Patrick J. Buchanan
October 22 2003
Now that we have crushed Iraq and are confronting the surviving Axis-of-Evil
member states Iran and North Korea over nuclear weapons, China seems to have
vanished from our radar.
One wonders why? China is, after all, a country as large as our own with four times our population and nuclear weapons. Its regime has a history of repression of both Han Chinese and ethnic and religious minorities. Its military is being modernized with Russian submarines, warships and missiles that can reach any U.S. base in Asia. And Beijing has deployed 450 missiles opposite a nervous Taiwan.
With the president wrapping up his Asia tour, it is time to ask again: What should U.S. policy be toward the Middle Kingdom?
Since Nixon opened China in 1972, there have been conflicting views.
The hawkish view is this: China is ruled by men full of grievances over 19th century imperial maltreatment by the West and of resentment at China's humiliation. They have put aside a discredited Marxism and exalted an ideology of nationalism and race.
Their long-term goals are to seize Taiwan, annex the Paracel and Spratly islands in the South China Sea, detach Siberia from a dying Russia, become hegemon of Asia, and expel the United States from the Western Pacific.
Thus, America should practice Cold War containment with China and adopt a policy of strategic denial, cutting China off from the hundreds of billions in cash and capital investment she earns from her privileged access to the American market.
The view behind the Bush policy of strategic engagement is this: Yes, China is ruled by ruthless men with long rap sheets. But, compared to Great Helmsman Mao's murderous regime, this crowd is benign. And its behavior is improving.
When Nixon visited China, millions had been murdered in Mao's madness. Hundreds of thousands would perish in his Great Proletarian Cultural Revolution. All that is history now.
Moreover, engagement – and that $130 billion we will pump into China this year in a trade surplus – is creating a middle class that will reject warmongering and demand more freedom. As China becomes ensnared in the economic webs of globalism, and profits from trade with and investment by the West, she will acquire an expanding and vested interest in peace.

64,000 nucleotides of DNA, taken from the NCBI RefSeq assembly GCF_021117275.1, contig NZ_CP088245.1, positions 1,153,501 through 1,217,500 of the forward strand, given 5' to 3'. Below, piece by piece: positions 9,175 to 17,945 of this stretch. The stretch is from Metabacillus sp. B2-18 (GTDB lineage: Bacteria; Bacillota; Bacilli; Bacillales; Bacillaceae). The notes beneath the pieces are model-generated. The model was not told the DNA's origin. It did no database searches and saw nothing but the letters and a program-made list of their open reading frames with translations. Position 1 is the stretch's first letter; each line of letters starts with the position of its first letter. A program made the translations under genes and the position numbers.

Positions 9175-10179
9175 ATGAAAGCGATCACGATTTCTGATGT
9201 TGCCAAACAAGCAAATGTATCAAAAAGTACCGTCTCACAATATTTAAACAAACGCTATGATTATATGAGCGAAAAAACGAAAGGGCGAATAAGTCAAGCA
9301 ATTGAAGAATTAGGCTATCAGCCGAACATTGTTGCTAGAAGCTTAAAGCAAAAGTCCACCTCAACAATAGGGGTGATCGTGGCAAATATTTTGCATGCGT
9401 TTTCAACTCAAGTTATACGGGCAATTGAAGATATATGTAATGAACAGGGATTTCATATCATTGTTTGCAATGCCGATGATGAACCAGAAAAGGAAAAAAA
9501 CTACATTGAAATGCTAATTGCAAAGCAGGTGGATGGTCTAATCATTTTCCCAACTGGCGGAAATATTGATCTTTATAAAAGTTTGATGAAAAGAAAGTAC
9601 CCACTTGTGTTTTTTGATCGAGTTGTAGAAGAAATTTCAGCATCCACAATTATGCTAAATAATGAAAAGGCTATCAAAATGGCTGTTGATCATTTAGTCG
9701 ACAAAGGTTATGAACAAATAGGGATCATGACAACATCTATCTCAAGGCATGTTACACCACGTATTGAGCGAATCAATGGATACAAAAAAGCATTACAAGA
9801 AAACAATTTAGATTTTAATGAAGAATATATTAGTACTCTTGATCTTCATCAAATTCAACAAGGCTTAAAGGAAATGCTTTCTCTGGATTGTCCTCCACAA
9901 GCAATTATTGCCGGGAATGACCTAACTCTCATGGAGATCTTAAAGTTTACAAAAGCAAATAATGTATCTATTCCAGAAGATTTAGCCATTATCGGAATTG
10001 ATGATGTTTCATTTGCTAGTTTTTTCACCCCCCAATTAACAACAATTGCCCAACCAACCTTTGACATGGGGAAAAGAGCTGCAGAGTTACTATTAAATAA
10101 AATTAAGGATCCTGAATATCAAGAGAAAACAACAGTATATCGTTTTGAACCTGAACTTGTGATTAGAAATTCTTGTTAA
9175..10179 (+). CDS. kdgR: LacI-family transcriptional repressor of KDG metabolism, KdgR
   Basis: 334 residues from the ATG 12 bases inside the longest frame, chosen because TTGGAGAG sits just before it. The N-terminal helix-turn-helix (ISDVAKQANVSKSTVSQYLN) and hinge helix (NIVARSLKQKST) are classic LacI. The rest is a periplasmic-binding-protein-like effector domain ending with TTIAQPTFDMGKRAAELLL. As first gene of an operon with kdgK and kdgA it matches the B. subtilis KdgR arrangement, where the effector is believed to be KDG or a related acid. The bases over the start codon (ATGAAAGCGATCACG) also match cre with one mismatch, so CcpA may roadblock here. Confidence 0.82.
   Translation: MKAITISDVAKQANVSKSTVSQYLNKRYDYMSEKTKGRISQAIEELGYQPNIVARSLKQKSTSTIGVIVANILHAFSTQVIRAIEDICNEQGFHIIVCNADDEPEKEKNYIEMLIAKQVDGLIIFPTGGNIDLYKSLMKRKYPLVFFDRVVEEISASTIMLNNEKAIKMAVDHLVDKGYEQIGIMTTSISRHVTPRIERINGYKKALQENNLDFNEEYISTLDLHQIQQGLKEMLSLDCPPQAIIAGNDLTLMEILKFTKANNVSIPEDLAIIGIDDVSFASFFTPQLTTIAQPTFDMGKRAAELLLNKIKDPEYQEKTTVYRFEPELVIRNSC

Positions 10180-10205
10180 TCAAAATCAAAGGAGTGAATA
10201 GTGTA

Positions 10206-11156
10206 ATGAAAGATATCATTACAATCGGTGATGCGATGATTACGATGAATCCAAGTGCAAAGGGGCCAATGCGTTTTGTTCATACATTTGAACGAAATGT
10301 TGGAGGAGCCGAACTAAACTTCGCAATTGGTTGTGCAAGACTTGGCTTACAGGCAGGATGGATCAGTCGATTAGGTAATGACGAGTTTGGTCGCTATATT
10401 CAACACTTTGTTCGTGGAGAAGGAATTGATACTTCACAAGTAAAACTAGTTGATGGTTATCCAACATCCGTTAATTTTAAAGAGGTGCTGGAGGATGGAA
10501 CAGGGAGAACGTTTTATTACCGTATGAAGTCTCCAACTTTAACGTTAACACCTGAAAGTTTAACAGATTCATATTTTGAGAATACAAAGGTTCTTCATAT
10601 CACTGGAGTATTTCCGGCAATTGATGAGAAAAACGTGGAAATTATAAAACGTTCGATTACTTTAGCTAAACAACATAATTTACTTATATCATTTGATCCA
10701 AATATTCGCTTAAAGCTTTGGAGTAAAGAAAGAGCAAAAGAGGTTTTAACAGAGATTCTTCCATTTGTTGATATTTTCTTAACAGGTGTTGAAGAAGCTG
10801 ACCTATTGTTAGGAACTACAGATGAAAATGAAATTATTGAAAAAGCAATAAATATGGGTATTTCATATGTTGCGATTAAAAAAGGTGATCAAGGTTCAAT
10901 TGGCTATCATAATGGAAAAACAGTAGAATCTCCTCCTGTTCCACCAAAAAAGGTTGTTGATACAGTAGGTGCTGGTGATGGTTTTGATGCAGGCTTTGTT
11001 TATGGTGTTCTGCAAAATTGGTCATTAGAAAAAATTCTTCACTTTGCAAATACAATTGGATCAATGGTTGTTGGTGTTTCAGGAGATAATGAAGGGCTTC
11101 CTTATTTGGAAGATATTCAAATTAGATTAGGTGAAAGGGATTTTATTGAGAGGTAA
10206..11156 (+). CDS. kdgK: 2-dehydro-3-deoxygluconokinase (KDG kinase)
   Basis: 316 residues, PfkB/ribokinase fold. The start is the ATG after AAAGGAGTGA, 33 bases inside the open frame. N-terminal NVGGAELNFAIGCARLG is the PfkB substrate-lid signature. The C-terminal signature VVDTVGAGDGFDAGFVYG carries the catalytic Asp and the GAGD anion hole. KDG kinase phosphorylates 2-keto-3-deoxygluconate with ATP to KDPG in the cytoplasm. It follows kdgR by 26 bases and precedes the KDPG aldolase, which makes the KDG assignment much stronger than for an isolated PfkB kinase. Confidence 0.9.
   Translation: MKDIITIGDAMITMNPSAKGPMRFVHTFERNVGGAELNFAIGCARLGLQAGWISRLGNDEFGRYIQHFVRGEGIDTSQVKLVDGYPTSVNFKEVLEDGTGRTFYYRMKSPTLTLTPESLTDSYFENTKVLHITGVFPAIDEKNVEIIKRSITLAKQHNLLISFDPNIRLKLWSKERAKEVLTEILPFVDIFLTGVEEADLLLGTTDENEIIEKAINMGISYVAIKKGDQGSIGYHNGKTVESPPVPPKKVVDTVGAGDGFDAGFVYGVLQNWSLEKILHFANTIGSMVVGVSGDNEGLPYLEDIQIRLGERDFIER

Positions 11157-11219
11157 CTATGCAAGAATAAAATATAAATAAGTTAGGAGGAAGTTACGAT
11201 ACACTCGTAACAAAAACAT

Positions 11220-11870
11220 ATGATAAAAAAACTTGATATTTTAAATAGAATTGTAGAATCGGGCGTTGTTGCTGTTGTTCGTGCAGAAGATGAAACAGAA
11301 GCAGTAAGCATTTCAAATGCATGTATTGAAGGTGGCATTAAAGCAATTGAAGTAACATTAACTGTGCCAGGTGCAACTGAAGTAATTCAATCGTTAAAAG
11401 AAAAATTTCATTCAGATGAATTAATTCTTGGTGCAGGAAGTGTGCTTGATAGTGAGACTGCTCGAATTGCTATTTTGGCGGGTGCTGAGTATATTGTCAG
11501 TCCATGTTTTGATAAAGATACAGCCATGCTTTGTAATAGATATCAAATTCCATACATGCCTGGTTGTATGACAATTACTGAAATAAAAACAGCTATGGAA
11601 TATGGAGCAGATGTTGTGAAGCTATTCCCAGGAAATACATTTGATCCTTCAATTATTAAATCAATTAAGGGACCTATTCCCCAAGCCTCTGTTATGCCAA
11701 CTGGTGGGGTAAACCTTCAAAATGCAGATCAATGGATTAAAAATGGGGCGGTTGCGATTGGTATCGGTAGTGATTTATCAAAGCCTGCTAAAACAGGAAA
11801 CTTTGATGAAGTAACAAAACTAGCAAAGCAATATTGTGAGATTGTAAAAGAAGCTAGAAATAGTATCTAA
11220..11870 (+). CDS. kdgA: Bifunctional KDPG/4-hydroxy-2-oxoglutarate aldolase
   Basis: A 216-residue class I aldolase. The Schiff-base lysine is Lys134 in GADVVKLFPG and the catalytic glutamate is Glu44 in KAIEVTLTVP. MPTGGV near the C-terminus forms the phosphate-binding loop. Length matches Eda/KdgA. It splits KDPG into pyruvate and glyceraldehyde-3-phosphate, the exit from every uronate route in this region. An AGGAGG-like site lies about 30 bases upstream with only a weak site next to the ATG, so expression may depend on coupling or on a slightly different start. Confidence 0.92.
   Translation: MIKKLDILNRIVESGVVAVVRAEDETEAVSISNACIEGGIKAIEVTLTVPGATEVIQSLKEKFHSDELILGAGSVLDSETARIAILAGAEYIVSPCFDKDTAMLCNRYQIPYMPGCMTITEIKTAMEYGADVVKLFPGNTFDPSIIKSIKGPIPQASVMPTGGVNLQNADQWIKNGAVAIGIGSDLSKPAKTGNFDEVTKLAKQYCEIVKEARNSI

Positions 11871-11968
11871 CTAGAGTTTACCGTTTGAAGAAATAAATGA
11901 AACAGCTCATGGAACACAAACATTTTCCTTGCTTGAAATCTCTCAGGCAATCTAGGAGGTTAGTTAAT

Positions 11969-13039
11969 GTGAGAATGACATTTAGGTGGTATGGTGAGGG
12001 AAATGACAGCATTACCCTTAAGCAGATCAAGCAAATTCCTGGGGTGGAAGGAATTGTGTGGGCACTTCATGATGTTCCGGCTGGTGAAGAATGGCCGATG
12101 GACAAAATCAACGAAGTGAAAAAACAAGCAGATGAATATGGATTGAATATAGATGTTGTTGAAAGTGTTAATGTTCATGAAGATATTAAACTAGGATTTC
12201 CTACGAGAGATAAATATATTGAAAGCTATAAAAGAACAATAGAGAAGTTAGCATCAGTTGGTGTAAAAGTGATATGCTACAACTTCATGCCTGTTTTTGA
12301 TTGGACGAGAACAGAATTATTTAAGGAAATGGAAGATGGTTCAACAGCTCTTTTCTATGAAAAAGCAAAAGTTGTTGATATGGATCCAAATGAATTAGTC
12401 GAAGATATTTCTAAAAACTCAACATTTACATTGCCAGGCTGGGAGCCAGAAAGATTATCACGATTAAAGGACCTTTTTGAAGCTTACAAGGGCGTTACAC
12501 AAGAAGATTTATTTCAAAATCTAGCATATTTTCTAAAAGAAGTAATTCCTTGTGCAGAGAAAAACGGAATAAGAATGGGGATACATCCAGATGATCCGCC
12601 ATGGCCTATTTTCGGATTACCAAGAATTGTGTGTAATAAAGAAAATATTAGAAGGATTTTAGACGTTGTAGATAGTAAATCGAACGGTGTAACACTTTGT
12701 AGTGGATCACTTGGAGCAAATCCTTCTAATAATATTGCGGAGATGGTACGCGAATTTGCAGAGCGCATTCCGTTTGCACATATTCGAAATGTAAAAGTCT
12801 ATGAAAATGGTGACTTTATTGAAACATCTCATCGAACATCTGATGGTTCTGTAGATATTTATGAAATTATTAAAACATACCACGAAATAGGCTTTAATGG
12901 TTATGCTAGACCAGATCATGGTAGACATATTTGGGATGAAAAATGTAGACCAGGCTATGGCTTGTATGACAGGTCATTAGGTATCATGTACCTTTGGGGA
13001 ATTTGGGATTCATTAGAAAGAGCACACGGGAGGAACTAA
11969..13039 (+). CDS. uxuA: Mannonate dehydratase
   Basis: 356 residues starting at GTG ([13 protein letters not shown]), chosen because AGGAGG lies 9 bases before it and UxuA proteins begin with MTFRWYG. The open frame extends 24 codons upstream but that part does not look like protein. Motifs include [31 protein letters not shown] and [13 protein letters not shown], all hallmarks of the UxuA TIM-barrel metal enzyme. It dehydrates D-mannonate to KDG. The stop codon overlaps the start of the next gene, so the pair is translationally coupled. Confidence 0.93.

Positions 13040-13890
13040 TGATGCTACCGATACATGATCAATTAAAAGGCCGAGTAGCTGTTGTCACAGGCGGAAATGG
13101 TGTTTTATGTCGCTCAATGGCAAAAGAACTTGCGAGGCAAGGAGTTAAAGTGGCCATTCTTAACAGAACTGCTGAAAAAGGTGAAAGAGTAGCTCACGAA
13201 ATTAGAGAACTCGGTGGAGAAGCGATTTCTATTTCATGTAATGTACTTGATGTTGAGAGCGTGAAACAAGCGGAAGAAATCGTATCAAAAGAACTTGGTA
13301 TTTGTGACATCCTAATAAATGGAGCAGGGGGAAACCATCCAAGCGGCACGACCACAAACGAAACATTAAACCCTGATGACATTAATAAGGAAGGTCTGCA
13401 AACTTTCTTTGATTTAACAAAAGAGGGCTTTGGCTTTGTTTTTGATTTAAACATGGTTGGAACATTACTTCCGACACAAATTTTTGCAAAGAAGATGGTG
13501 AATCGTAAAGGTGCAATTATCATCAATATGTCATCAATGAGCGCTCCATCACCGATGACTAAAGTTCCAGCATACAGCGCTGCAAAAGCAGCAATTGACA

Why would China attack Taiwan and risk war when that would end her access to a U.S. market where she sells and ships 10 percent of her GDP?
Finally, China fought hard to bring the 2008 Olympic games to Beijing, to show the world the New China. She is unlikely to risk a confrontation that might trigger a U.S. pullout from the games, as happened to Moscow in 1980 after the Afghan invasion.
The arguments of the China Lobby have carried the day in the Bush White House, as they did with every president since Nixon, Ronald Reagan not excepted. Indeed, Reagan reaffirmed Nixon's Shanghai Communique, in which the United States agreed that Taiwan was a part of China.
Yet engagement, which China is using to convert herself into the factory floor of the world and her military into the most formidable in Asia since Imperial Japan, is not without risk.
What if China's long-term goals are as the hawks believe them to be? What will be said of the generation that gave Beijing a trillion dollars in trade surpluses with which it bought the weapons of war to cow Asia and expel us from the Western Pacific?
What should U.S. policy toward China be? It should be to preserve our vital interests while avoiding the kind of wars that destroyed the great power rivals of the 20th century, Germany and Great Britain.
And China has the same vital interest. A clash with the United States would risk not only the markets upon which her economy depends, but do immense damage to the nation itself. If China believes time is on her side in the struggle with America for pre-eminence in Asia, why press the matter when she is weak?
Moreover, while China challenges U.S. hegemony in Asia, she is no threat to U.S. vital interests – i.e., those interests for which we should be willing to go to war. Moreover, China is already largely contained by the suspicion and hostility of her neighbors Russia, Japan, Korea, Taiwan, Vietnam, India and Pakistan.
North Korea is where America needs leverage now. China should be asked to provide it. If she will not, we should take another look at the regime we are helping build into a Great Power.
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